TRIPOLI/TUNIS (Reuters) – Libya is not in a position to confront the coronavirus if it arrives, the head of its disease control center said on Thursday, calling for greater support to prepare the war-stricken country’s health system for the disease.
No cases of the disease have yet been confirmed in Libya and the country is screening international arrivals through ports and airports, said Badereldine Al-Najar, head of the National Center for Disease Control, in an interview with Reuters.
However, the country lacks adequate isolation, quarantine and treatment facilities, he said, blaming a lack of money.
“As long as we are ready and we have adequate isolation rooms and quarantine, we can reduce the spread of the virus and thus reduce the damage in relation to the virus,” he said.
“In Libya, despite our communication with the concerned authorities and all officials, so far our preparations are still very weak regarding the isolation rooms.
“In light of the lack of preparations, I now consider Libya not in a position to confront this virus,” he added.
Libya has been torn apart by waves of fighting since the 2011 revolution that ousted Muammar Gaddafi, fragmenting the country into areas controlled by warring factions.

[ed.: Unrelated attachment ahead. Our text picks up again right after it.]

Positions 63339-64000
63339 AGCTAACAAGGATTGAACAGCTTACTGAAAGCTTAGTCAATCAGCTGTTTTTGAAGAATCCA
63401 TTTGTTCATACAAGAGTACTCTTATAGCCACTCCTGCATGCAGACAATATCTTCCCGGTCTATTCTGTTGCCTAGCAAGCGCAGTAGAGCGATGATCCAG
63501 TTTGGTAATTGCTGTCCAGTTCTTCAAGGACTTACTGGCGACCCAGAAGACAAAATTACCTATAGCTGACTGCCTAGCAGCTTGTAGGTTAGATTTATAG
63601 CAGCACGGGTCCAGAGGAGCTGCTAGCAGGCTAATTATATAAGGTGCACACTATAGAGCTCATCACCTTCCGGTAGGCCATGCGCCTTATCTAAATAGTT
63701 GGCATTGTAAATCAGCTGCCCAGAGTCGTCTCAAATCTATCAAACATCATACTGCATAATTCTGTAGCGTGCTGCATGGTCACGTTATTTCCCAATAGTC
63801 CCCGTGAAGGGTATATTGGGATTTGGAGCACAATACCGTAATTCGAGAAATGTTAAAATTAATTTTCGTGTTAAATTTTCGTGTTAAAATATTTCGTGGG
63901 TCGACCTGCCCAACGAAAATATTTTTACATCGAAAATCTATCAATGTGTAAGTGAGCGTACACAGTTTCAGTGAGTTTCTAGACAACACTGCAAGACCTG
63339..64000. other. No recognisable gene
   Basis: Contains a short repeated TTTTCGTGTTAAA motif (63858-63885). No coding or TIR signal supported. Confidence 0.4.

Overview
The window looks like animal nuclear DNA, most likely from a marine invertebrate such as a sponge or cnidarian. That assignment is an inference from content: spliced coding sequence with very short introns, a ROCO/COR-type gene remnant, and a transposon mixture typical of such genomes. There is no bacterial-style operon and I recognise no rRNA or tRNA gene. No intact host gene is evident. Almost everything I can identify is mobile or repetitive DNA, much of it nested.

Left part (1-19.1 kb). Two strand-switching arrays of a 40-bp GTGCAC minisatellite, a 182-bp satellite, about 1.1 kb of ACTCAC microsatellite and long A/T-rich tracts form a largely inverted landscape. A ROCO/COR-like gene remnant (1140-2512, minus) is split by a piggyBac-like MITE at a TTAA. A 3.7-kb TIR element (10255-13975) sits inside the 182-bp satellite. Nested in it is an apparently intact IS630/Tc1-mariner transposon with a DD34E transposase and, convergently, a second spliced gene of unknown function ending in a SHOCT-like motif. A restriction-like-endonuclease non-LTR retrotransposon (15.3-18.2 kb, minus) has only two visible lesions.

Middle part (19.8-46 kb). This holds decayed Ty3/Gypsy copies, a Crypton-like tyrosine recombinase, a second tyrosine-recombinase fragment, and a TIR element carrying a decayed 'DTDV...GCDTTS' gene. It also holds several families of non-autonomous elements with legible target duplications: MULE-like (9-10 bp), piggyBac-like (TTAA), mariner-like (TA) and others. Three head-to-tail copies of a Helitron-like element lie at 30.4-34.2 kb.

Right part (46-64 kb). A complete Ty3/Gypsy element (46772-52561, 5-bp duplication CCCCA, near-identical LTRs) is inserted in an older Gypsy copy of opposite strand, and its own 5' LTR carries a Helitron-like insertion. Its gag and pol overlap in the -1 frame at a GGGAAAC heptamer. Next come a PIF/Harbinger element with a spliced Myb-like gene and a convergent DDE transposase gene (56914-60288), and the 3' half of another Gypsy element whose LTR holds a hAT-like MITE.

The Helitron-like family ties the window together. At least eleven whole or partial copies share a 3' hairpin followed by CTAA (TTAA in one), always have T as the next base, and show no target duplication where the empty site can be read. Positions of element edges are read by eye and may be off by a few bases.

Since 2014, most territory has been split between the internationally recognized, Tripoli-based, Government of National Accord (GNA) and a parallel government based in Benghazi.
The disease control center is one of the few state bodies that still operate across the country, working with the health departments in each of the two rival governments.
Elizabeth Hoff, Libya country director for the World Health Organization, said it was doing a “commendable” job but faced great difficulties.
“When it comes to the possibility to respond, this is a higher risk country because it is a weak and fragmented health system due to the conflict,” she said.
“The equipment – ventilators and so on – are lacking in many hospitals. There’s a lack of doctors and nurses in the towns and in the countryside,” she said.
The political fragmentation and violence meant that Libya did not have the means to impose control measures to prevent the disease spreading.
The poor, crowded living conditions of migrants and internally displaced people, as well as their potential susceptibility to disease from malnourishment, made them particularly vulnerable, she said.
(Reporting By Aimen Elsahli in Tripoli and Angus McDowall in Tunis, writing by Angus McDowall; Editing by Kirsten Donovan)